Paul Kengor is author of The Crusader: Ronald Reagan and the Fall of Communism (HarperCollins, 2006), associate professor of Political Science, and executive director of the Center for Vision & Values at Grove City College in Grove City, Pennsylvania. This article is part two in a series of four.
In his pursuit of Cold War victory over Soviet communism, Ronald Reagan enlisted several fascinating covert efforts as part of a bold campaign of economic warfare, an assault so sensitive and so damaging that Reagan advisers denied it publicly, only acknowledging it decades later. "Certainly it was economic warfare," said Reagan defense official Richard Perle, "although we had to deny it at the time." Secretary of Defense Caspar Weinberger explained that the effort had to be "a silent campaign."
Reagan himself was forced into denials or dodges when asked if he was pursuing an economic war against Moscow. His closest aide, National Security Adviser Bill Clark, later explained Reagan's reluctance to me in a series of interviews: "Look, he didn't want to admit publicly that we were effectively at war [with the Soviets] or that we wanted to defeat them." Clark said that Reagan carefully avoided using words like "economic war."
In one of the most stunning examples from this campaign, there is a potential weapon for the Bush team in its war against terrorism, especially as it relates to the role of Iran vis-a-vis the war in Iraq--one that the Bush team may have already considered.
In 1985-86, the Reagan team enlisted the secret support of King Fahd of Saudi Arabia to help destroy the Soviet economy by drastically reducing Soviet income from oil exports--a commodity that provided the Kremlin with the vast majority of its hard currency revenues. Reagan officials privately worked with the Saudis to manipulate the world's oil market, encouraging them to increase production, thereby lowering the global price of oil. In the six months that followed, the price of oil dropped from $30 a barrel to $10 a barrel, sending catastrophic shock waves through the Soviet economy.
In 1994, details of this effort made their way into Peter Schweizer's groundbreaking work, Victory. I have added new details in my book. What we both found is that former Soviet officials to this day shudder when they speak of the U.S.-Saudi action. Yevgenny Novikov, who served on the senior staff of the Soviet Central Committee, recalls the crippling effect:
The drop in oil prices was devastating, just devastating. It was a catastrophic event. Tens of billions were wiped away.
These revenues--which, in the 1970s, had saved the Soviet economy--were blocked from the Soviet treasury in the mid-1980s, when the Kremlin needed them most.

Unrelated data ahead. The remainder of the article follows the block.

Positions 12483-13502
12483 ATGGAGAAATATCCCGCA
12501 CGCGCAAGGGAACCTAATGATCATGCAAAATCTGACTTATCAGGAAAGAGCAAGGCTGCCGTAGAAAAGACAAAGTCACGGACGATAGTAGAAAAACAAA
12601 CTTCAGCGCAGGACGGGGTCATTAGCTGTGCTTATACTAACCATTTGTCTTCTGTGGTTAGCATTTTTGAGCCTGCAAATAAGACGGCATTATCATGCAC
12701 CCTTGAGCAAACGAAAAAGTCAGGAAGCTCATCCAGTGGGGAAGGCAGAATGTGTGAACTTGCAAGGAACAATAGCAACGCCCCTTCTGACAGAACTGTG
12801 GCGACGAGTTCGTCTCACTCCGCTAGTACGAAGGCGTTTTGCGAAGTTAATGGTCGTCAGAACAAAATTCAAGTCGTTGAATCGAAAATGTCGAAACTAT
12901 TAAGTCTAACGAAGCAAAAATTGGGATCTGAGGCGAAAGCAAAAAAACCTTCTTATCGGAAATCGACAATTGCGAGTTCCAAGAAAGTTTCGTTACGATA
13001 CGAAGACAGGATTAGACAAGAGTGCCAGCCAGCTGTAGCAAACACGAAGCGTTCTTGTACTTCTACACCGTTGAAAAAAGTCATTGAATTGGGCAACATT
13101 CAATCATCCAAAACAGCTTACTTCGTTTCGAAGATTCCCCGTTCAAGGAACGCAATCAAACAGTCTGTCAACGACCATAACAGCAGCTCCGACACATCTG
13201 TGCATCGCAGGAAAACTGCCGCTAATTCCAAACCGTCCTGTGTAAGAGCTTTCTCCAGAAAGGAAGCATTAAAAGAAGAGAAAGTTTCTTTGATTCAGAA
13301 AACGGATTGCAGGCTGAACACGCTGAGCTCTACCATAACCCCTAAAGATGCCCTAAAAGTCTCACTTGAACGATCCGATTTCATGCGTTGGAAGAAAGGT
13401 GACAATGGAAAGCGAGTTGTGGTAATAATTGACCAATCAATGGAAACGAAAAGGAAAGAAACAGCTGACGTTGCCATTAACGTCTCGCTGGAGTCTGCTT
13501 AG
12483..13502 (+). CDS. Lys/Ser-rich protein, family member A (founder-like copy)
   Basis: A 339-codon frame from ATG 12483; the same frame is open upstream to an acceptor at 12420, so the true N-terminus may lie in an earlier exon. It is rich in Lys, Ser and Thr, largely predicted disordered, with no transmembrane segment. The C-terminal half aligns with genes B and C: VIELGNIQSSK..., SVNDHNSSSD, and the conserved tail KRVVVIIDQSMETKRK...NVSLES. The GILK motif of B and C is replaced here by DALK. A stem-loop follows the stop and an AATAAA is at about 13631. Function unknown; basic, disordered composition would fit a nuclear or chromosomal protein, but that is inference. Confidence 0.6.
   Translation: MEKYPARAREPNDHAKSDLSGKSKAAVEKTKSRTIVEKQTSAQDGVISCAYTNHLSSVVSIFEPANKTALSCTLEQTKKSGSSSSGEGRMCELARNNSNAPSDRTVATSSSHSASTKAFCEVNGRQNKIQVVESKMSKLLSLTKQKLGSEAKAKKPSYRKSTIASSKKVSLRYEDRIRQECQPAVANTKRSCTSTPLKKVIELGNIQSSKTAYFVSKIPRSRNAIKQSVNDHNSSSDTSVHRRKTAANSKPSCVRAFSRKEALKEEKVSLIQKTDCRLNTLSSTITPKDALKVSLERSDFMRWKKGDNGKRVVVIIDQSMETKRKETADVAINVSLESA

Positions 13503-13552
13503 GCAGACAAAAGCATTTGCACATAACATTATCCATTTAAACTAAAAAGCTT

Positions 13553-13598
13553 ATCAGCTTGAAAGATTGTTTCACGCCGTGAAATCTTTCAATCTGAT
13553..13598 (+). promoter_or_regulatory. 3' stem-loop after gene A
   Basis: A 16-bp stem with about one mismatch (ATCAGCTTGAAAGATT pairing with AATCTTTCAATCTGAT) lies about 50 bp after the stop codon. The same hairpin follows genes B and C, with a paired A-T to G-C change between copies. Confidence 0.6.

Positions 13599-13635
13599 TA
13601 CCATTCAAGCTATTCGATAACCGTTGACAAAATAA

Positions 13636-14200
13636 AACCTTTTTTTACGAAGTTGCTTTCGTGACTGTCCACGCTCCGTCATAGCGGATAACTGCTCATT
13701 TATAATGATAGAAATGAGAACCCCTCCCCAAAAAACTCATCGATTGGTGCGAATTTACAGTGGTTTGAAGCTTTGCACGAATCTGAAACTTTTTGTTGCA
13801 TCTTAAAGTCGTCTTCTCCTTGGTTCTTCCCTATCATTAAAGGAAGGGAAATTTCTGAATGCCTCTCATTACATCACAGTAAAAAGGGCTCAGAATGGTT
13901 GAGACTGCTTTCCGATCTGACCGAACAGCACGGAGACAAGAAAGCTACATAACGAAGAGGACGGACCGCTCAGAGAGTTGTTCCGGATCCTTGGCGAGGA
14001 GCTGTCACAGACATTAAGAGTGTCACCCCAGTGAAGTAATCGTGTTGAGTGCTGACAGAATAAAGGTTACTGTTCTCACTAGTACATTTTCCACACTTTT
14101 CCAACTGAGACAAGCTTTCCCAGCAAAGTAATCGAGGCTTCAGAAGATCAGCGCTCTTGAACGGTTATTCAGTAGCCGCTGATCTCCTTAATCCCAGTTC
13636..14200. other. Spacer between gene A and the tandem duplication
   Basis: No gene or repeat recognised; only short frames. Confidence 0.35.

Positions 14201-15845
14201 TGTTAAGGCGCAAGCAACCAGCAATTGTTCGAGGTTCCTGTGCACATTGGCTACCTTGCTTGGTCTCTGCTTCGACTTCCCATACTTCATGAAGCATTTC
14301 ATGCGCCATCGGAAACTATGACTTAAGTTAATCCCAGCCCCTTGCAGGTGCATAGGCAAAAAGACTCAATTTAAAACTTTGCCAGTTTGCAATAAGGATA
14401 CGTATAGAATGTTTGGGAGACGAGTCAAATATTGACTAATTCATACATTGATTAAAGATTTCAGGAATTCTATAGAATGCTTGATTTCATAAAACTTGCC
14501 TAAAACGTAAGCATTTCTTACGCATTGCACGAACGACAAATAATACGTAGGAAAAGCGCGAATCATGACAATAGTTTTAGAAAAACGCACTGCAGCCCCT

This tale offers insights for George W. Bush today. President Bush needs the ingenuity to find similar means within the Middle East now--methods that involve nations like Saudi Arabia in a covert campaign to undermine enemies like Iran, which is destabilizing the region and hurting the United States badly in Iraq.
In fact, a similar campaign may be underway, begun by Vice President Cheney in his trip to Saudi Arabia. Cheney was in Saudi Arabia on November 25 to meet with King Abdullah bin Abdul Aziz al-Saud, where, according to a statement from the Office of the Vice President, the two men discussed "issues of mutual interest to developments in the Middle East region." Not long after this meeting, articles appeared concerning possible U.S.-Saudi cooperation on oil prices, and possibly for the clandestine purpose of hurting Iran. A January 22 analysis by Knight Ridder reported:
Some analysts suggest privately that Saudi opposition to OPEC cuts is based more on politics than business. The Saudis, they say, want to starve Iran of needed oil revenues because Saudi rulers are Sunni Muslims and increasingly worried about Iran's backing of fellow Shiite Muslims who rule Iraq.
The Bush administration certainly shares those worries. Though I'm not privy to sources who could confirm this, I strongly suspect that Vice President Cheney likely expressed such concerns in his trip to Saudi Arabia. The two sides may have come to a meeting of minds, as did the Saudi royal family and a previous Republican administration in 1985-86, when Saudi Arabia went against its OPEC brothers and increased rather than decreased oil supplies, dictating a global drop in the price of a barrel of oil.
In the 1985-86 effort, Vice President George H. W. Bush was the liaison between Reagan and the Saudis. Once Vice President Bush became president, Dick Cheney became his secretary of defense, and the two together saved the Saudis in August 1990, when Saddam Hussein began moving troops and tanks to the Saudi border. Today, I would expect Cheney and the younger Bush to cash in on past favors. The Saudis would likely be willing to pitch in, given that they despise the Iranian mullahs.
In 1985-86, the Reagan team cashed in on past favors on behalf of the Saudis, particularly President Reagan's 1981 AWACS sale to Saudi Arabia, which thrilled the Saudis but angered Israel. The U.S.-Saudi oil manipulation of 1985-86 hurt not just the Soviets but the Iranians. The Saudis were happy to hurt the Iranians then. There is no reason why they would be less happy to do so again.
This speculation is hardly unreasonable. In fact, I would be surprised if members of the Bush team did not a least consider this option. It is time to get creative in prosecuting the War on Terror, including calling on old friends. *
"The heart has its reasons which reason knows nothing of." --Blaise Pascal